DILLON — Want to scope out marmots, bear and birds while learning tantalizing details of Dillon history?

You can do all this while relaxing in your very own guided pontoon boat on Dillon Reservoir. For only $7 each, up to 14 people can fit in a boat on a one-hour cruise. Tours will be conducted Mondays and Tuesdays throughout June.

Whether you’re visiting Summit County or call it your home, there’s something for everyone on an “EXPLORE Lake Dillon” interpretive tour of the lake (and Denver Water’s main water source). Just don’t forget to dress in layers and slather on sunscreen. At almost 9,600 feet, the Dillon Reservoir can at one minute be hot and sunny, then cool and breezy.

Manned by a captain and Summit County Historical Society’s tour guide Linda Kelly, guided tours start June 14 and last about an hour. With the help of the boat captain, Kelly will narrate the ride, covering different facets of Dillon Reservoir, the old town of Dillon which that was located beneath the lake, and the surrounding area.

“This is a first-year trial,” said Dillon spokeswoman Susan Fairweather. “If it’s received well, we’ll consider adding additional dates.”

Though the actual boat route could vary due to wind, tours will generally cover where the old town of Dillon used to be, what’s what in terms of mountains and other landmarks, Roberts Tunnel (how the water is transported to Denver from the reservoir), the Dillon Nature Preserve, lodgepole pines and its decimation by the mountain pine beetle, the early days of the railroad, and Summit County’s mining history.


The Dillon Marina will soon be giving guided tours on their pontoon boats in conjunction with the Summit Historical Society. The tours will relate to the history of the reservoir and surrounding areas including old Dillon, mining and the mountain ranges visible from the lake.
Summit Daily/Mark Fox
More info:
“EXPLORE” Lake Dillon boat tours will be conducted Mondays and Tuesdays: June 14, 15, 21, 22, at 9:45 a.m.
Tours will start at the Dillon Marina for $7 per person, and reservations are a must.
Minimum age: 7
Call (970) 468-5100 or visit www.dillonmarina.com for more information.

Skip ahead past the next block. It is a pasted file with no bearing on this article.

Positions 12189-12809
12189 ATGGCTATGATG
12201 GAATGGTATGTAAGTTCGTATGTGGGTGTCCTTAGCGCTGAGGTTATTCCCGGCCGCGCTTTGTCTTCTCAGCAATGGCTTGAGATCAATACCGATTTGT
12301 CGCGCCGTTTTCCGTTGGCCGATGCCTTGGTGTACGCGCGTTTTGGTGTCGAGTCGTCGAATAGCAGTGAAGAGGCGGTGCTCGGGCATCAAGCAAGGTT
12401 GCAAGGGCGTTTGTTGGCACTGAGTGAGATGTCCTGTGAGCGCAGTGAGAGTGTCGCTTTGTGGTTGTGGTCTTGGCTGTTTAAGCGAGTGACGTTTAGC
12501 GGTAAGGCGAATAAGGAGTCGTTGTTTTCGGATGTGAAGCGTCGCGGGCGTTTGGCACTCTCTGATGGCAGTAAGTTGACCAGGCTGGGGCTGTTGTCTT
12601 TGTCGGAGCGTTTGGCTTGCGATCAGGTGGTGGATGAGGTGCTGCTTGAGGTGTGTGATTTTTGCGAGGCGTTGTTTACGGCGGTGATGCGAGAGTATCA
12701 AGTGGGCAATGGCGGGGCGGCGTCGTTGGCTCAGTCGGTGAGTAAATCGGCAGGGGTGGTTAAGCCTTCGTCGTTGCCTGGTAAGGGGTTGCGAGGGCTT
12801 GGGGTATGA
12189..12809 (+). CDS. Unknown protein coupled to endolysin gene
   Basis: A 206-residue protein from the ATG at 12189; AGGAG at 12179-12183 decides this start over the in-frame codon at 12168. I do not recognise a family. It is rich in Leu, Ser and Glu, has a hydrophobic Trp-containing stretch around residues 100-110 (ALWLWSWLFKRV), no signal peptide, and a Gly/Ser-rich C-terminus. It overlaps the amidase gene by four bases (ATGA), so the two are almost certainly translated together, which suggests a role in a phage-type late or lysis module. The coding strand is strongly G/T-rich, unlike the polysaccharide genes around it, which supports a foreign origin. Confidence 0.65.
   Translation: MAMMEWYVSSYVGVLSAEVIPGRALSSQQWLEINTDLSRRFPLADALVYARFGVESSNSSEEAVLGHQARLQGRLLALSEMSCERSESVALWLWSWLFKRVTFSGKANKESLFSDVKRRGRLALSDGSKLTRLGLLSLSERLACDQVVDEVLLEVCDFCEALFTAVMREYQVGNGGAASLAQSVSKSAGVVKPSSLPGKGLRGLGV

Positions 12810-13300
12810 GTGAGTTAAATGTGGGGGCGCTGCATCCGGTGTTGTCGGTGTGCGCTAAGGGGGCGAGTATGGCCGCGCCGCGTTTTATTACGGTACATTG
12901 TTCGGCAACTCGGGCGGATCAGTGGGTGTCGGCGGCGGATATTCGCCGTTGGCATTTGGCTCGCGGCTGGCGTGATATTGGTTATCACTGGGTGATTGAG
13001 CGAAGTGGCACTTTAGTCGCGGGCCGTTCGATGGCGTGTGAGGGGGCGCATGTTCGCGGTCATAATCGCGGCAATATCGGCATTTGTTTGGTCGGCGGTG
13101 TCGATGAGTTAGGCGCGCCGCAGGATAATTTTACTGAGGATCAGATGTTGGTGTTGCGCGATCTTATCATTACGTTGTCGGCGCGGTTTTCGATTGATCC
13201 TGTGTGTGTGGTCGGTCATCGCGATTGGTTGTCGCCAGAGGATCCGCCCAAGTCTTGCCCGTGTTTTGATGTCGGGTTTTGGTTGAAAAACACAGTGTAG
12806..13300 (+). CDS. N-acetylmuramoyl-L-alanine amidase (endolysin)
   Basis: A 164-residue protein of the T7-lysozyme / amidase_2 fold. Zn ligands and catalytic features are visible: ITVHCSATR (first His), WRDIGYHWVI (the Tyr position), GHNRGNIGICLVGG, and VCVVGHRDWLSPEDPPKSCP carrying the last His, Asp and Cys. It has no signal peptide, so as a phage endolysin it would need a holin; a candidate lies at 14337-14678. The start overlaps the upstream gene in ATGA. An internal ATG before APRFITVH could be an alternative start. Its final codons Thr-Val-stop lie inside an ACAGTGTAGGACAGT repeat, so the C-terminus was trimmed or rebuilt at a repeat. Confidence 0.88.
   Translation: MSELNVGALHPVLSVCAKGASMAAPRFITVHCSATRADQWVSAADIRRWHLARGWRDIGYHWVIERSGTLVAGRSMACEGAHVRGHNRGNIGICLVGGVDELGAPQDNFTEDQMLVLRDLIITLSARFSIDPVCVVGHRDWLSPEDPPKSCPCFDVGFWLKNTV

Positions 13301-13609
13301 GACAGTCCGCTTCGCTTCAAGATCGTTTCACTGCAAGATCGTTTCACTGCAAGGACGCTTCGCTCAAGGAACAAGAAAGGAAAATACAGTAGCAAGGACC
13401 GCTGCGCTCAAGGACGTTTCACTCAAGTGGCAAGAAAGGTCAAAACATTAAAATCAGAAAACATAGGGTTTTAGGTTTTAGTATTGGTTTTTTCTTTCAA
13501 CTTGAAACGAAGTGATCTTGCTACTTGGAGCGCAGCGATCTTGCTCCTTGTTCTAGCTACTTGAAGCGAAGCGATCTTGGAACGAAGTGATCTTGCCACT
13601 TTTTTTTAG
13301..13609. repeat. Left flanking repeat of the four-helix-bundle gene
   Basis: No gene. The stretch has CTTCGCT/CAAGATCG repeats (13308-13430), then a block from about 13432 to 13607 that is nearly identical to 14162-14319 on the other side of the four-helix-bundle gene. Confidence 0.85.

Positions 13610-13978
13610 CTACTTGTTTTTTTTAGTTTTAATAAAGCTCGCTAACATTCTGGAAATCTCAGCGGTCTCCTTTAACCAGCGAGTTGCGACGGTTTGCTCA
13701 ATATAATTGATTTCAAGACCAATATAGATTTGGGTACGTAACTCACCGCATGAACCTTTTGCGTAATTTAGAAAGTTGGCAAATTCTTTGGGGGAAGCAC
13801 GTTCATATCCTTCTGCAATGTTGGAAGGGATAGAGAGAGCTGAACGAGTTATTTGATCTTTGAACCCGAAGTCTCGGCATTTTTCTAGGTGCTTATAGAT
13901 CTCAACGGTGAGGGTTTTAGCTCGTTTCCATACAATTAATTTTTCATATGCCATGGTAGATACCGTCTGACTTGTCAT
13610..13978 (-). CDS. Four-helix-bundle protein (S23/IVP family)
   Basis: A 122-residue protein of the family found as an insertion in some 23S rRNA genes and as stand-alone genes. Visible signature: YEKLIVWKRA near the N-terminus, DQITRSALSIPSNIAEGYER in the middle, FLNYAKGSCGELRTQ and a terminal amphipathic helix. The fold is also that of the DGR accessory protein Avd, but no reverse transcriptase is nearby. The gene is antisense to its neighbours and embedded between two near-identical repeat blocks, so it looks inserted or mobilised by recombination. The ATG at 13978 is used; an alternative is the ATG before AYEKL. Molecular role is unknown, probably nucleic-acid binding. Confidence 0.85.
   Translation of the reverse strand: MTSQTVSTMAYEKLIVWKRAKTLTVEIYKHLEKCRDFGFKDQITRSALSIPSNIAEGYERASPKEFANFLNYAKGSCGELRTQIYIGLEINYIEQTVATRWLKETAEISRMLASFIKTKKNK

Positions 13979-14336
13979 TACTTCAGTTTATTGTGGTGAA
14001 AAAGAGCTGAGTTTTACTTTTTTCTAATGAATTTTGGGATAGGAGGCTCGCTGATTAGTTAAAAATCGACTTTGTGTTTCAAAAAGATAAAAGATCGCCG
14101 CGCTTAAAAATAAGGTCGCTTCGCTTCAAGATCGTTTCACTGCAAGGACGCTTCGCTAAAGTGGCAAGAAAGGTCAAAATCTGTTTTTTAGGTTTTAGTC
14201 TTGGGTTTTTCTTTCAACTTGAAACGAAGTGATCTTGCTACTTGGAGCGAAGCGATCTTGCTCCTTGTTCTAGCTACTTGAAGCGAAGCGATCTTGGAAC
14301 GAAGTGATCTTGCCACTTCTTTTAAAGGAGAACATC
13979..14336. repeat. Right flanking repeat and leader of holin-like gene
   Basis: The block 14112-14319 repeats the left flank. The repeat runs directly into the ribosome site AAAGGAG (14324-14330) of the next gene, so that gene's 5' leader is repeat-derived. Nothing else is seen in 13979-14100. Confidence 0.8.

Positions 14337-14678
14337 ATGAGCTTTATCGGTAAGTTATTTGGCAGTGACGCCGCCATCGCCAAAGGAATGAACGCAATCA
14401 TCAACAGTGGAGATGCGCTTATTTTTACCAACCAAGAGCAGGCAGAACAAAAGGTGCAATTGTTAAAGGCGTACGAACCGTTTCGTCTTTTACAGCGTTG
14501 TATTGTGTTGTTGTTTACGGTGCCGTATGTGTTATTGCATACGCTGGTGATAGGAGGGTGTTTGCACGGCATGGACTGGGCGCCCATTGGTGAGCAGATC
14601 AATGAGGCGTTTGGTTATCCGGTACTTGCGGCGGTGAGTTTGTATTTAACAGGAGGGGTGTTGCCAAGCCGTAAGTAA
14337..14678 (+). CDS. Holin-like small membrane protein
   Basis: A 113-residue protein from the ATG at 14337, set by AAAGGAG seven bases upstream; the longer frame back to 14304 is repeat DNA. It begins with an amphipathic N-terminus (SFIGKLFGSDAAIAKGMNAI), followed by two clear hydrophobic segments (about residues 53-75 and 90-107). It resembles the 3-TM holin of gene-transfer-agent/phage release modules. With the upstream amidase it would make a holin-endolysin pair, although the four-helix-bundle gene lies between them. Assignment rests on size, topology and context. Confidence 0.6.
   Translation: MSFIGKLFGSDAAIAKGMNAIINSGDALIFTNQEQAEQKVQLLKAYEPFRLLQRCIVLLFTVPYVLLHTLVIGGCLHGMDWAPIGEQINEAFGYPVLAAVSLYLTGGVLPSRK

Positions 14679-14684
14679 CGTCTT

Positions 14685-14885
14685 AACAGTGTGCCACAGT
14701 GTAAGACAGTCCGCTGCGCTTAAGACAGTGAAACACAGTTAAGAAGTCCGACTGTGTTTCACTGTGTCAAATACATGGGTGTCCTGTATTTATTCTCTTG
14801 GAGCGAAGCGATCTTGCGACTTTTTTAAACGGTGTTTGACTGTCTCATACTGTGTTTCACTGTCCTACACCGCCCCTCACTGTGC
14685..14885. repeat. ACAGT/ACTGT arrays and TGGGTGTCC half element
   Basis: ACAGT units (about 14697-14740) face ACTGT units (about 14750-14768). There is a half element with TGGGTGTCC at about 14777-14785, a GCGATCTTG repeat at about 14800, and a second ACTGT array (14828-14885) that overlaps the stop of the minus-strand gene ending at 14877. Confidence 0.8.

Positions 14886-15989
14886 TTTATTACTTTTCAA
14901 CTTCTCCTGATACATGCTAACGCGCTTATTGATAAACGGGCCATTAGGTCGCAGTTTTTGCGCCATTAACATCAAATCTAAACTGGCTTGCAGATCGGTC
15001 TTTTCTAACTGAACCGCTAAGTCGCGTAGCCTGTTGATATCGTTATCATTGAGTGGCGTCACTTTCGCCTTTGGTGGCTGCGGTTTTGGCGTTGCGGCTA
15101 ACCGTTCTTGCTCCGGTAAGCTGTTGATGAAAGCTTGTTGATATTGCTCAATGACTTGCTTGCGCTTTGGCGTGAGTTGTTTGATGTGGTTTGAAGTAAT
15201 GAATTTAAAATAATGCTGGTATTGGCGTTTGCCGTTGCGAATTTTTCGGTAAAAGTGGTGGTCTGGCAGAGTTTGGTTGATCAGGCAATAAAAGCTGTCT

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Posted in Activities for the Family, Colorado Facts, Dillon Area

 

Improving the Fish Habitat

08 Jun

As you have probably concluded we love Colorado for many reasons! Reason Number 76 is the DNR (Department of Natural Resources) does an unbelievable job of repopulating fish in our Rivers. Below describes one such effort. I find it interesting how much effort goes into making  Colorado what it is today!

As part of an ongoing effort to improve river habitat for several endangered fish species, releases from various reservoirs will be increased this week and next as part of the Coordinated Reservoirs Operations Program.

Iniated in 1995 as part of the Upper Colorado River Endangered Fish Recovery Program, the coordinated release effort is aimed to enhance spring peak flows in the Colorado critical to the survival of four species: the humpback chub, razorback sucker, bonytail chub and Colorad pikeminnow. Friday and Saturday, Green Mountain Reservoir releases were increased by 200 cubic feet per second, and outflows from Wolford Mountain Reservoir were increased by 200 cfs above inflow over the weekend. Increased outflows may continue through Wednesday.

“The release boosting this year’s Colorado River peak are a tonic that will make the river healtheir, and that benefits everyone from water users, to recreation and all the fish that call the river home,” said Bart Miller, Water Program Director for Western Resources Advocates.

 
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Posted in Colorado Facts, Fishing around Our Lodges!

 

Rafting In Summit County 2010

05 Jun

Ok friends, it looks like the 2010 rafting season will be another great year! The Blue River that runs right through our Riverside Lodges East and West is navigable! This means the surrounding rafting rivers are also going to be a blast! Do not miss out on this exhilarating activity! Remember to bring your sunscreen or you could end up like me, burned to a crisp! (I have done this m0re than once)